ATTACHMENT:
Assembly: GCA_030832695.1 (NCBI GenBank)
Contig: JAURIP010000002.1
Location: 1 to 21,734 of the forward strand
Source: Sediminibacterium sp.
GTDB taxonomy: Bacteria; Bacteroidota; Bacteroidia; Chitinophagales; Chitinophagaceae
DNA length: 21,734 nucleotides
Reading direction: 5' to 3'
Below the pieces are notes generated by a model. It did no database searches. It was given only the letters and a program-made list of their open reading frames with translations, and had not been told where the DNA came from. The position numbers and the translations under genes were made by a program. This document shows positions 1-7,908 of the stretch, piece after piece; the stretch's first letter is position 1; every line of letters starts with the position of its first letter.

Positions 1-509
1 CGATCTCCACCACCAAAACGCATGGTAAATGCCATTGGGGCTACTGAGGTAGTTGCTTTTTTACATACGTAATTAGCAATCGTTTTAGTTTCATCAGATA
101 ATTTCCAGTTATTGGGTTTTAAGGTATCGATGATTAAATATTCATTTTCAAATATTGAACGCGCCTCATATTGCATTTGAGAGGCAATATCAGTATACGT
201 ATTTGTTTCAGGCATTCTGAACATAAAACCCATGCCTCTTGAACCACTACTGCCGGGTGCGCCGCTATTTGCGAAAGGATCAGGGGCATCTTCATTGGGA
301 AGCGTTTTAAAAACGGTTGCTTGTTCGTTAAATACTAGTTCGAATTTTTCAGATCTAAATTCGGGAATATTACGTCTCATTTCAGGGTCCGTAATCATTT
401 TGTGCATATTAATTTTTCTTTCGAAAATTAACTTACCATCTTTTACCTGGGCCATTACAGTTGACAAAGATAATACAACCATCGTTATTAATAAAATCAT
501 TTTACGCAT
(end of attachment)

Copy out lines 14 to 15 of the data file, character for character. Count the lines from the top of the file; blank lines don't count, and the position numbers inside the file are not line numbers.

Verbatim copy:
401 TGTGCATATTAATTTTTCTTTCGAAAATTAACTTACCATCTTTTACCTGGGCCATTACAGTTGACAAAGATAATACAACCATCGTTATTAATAAAATCAT
501 TTTACGCAT